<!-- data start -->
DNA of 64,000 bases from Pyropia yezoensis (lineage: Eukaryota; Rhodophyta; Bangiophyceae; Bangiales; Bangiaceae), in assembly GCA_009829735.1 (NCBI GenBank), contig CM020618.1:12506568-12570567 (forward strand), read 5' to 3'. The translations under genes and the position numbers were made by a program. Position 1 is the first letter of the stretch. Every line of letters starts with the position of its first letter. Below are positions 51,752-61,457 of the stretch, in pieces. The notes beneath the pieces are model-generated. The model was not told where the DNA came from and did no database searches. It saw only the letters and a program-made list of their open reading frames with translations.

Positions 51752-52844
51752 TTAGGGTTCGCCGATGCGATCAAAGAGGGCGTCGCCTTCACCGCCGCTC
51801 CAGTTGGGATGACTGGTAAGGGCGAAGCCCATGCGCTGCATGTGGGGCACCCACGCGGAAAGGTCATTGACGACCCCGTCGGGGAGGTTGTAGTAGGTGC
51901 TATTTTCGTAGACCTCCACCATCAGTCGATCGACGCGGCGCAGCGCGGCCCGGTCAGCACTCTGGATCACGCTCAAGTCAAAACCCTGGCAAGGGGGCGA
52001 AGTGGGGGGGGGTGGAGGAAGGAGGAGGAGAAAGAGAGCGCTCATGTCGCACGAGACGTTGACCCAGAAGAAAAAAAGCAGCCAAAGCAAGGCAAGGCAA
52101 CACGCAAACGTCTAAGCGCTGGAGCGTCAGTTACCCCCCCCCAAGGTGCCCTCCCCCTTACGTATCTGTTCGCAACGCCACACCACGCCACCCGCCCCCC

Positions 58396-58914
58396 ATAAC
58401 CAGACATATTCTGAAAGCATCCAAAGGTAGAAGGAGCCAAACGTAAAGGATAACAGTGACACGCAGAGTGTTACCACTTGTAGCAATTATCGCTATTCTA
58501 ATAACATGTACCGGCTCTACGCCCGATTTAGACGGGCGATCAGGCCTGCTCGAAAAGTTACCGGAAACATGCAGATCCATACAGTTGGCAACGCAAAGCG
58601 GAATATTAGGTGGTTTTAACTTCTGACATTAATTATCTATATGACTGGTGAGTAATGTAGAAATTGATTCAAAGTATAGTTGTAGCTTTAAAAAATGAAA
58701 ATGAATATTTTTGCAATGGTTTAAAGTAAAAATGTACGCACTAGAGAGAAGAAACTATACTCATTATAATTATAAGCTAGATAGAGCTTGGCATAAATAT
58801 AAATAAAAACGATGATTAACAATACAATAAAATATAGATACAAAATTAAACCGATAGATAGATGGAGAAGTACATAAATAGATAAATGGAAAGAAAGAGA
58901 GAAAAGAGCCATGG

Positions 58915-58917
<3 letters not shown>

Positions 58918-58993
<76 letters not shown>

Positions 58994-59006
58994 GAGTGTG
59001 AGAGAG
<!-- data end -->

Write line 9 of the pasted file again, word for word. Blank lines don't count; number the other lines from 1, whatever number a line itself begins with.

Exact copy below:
58396 ATAAC